The scandal that broke in early March regarding alleged sexual misconduct by freshman Representative Eric Massa (D-NY-29) was more than just another example of a Congressman run amuck. It underscored the wildly different treatment by major news outlets of Congressional sex scandals when it comes to Republicans and Democrats, particularly if there are large political gains at stake.
A review of relatively similar Congressional sex scandals over the years indicates that treatment by major newspapers followed a very distinct pattern. The modus operandi appeared to be report the scandal if it involves a Democrat or provide over-the-top, wall-to-wall to coverage if the alleged perpetrator is a Republican -- especially if there are major election gains to be made. Consider the following examples.
In July 1983, a House Ethics Committee investigation reported that Congressman Gerry Studds, a Massachusetts Democrat, had engaged in a homosexual relationship with an underage male page that began when the boy was only 16 years old. The page testified to Congressional investigators the affair began when Studds invited the youngster to the Congressman's apartment, got him drunk by serving him alcohol, and then had sex with the teen.
In the months that followed, Studds periodically had sex with the youth in the Massachusetts politician's apartment. He even took the teen abroad during a two and one-half week trip to Europe. In a written statement given to Congressional investigators, Studds acknowledged "that he had made sexual advances to two other male pages" in addition to having admitted carrying on a homosexual affair.
When the committee completed its investigation it recommended a reprimand for Studds. The full House ignored the committee's recommendation and instead chose to levy the more harsh punishment of a public censure.
It was learned in 1989 that Massachusetts Congressman Barney Frank hired a homosexual prostitute he had paid for sex to be his live-in "boy toy" lover at an annual salary of $20,000. The prostitute, Steven Gobie, had a long criminal record having been convicted of several felonies, including sex offenses and cocaine possession. Frank later admitted he knew that Gobie continued his work as a prostitute when he hired him. After moving in with Frank, Gobie began using the Congressman's Capitol Hill apartment as his base of operations to run a homosexual prostitution ring.
Frank went out of his way to "fix" several traffic tickets for Gobie when the pimp was cited while using Frank's car bearing his Congressional license plates. Frank's excuse was that Gobie was performing official duties on behalf of the Congressman.
The story broke about Illinois Democratic Congressman Mel Reynolds having had sex with a 16-year old campaign volunteer in August 1994. Reynolds was eventually convicted in both federal and state courts for numerous felonies and was sentenced first to state prison, and then to federal prison.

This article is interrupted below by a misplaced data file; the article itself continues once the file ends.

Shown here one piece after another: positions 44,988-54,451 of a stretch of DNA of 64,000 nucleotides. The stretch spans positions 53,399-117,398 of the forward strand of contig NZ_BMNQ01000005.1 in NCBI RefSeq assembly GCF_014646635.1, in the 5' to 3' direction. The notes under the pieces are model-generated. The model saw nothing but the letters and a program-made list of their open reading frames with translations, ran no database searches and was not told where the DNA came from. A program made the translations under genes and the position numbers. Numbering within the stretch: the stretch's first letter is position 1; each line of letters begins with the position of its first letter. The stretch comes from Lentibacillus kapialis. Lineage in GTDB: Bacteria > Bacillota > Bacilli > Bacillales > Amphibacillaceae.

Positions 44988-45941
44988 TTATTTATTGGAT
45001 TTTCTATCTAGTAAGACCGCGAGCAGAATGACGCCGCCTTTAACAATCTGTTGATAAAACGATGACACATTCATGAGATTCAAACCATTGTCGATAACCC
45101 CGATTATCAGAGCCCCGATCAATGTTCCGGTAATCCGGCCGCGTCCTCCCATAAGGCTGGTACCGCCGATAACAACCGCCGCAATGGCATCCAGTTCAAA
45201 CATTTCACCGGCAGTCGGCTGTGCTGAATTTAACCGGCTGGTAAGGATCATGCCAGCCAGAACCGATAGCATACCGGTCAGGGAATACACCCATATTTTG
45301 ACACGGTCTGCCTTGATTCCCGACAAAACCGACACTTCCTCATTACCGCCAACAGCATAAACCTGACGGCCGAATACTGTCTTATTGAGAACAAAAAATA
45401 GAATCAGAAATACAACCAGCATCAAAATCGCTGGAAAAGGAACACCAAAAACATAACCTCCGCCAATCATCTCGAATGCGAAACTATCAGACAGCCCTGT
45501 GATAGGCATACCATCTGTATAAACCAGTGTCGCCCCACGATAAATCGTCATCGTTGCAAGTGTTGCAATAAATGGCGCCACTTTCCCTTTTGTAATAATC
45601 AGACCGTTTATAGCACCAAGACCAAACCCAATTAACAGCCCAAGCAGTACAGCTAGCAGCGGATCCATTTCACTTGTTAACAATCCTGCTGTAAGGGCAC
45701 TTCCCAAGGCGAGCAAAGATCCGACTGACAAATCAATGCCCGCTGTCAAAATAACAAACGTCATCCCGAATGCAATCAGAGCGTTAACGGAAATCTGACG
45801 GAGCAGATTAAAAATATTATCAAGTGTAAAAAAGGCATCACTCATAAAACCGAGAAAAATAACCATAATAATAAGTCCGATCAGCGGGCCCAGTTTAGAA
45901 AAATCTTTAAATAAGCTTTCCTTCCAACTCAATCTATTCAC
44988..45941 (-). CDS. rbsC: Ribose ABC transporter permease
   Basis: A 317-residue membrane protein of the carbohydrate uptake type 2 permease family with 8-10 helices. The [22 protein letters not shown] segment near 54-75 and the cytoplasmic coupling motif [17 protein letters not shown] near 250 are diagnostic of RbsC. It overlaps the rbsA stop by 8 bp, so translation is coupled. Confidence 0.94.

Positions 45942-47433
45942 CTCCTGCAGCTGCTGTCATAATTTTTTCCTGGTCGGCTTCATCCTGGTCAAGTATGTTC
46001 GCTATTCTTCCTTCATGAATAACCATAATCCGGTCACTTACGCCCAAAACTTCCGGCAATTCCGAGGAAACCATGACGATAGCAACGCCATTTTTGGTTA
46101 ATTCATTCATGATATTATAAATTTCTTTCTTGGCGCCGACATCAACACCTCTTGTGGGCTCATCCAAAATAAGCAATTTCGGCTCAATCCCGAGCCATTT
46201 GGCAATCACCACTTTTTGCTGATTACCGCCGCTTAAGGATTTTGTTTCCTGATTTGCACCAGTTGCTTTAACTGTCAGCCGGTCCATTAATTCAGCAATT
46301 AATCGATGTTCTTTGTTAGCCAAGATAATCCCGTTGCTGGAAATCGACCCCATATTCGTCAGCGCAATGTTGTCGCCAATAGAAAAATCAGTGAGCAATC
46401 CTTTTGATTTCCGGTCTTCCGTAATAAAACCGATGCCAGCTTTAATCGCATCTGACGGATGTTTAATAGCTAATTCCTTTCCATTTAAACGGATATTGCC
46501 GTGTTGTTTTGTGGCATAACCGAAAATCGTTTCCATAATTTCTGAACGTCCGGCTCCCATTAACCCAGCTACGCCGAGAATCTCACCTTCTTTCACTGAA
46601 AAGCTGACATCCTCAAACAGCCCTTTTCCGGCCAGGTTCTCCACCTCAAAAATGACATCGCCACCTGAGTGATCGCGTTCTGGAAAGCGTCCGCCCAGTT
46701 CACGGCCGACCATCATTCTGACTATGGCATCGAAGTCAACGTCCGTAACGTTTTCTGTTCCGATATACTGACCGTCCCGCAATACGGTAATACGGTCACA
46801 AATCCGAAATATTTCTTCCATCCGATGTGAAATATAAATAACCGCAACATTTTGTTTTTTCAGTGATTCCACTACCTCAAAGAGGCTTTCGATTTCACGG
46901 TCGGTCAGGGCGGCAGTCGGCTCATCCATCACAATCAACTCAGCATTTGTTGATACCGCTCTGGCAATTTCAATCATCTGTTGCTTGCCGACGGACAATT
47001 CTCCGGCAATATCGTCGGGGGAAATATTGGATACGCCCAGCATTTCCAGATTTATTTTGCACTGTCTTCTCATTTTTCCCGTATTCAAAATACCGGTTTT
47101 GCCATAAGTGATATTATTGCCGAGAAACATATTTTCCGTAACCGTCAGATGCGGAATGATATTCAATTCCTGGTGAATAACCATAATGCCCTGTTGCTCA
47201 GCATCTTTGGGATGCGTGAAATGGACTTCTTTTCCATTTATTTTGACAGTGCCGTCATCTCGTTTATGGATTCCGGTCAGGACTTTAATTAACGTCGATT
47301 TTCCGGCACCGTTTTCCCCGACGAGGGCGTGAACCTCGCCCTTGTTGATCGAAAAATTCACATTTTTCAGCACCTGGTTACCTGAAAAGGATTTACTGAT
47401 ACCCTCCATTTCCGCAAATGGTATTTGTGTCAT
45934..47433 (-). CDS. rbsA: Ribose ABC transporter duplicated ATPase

Reynolds was given executive clemency by Bill Clinton when he left the presidency. Upon his release, Reynolds was hired by Jesse Jackson to work for Operation PUSH.
The story broke in late September 2006 that Republican Congressman Mark Foley of Florida had been sending lurid text messages to Congressional pages. Foley resigned from the U.S. House of Representatives the very next day.
Over the next several weeks numerous stories emerged alleging Foley had sent inappropriate instant messages to several Congressional pages, many of whom reportedly were uncomfortable with the content of the IMs. One news organization claimed a pair of unnamed men, who were formerly pages, had engaged in sexual activity with Foley after they had reached legal age and long after they left the page program.
Then-Minority Leader Nancy Pelosi offered a resolution to create special House subcommittee to investigate Foley. Instead, the House unanimously voted to refer the matter to the House Ethics Committee.
After prodding by Pelosi, the House Ethics Committee expanded its investigation to include several Republican leaders to ascertain what they might have known of the scandal before it was reported by the press.
Federal and Florida state law enforcement agencies opened criminal investigations into the Foley affair. In two years time, the U.S. House, FBI and Florida Department of Law Enforcement had all closed their investigations after determining no House rules or federal or state laws were broken.
On June 11, 2007, a police officer occupying a men's room stall at the Minneapolis Airport alleged the man in the stall to his left displayed signs indicative of someone seeking to engage in sexual activity.
According to the officer, Republican Senator Larry Craig of Idaho tapped the toe of his right foot several times and then moved his foot toward the officer's left foot, swiping the officer's foot in the process. It was alleged Craig then waved his left hand underneath the stall at which time the officer waved his police badge in return.
On August 1, Craig pled guilty to a misdemeanor of disorderly conduct and paid $575 toward fines and fees. On August 27, 2007, Capitol Hill's Roll Call newspaper broke the story of Craig's arrest and guilty plea.
Within days, Senate GOP leaders asked Craig to step down from his leadership positions on three Senate committees. On September 1, while professing his innocence, Craig announced he would resign from the Senate effective September 30, 2007. He later withdrew this announcement and instead served out the remainder of his term, retiring in January 2009.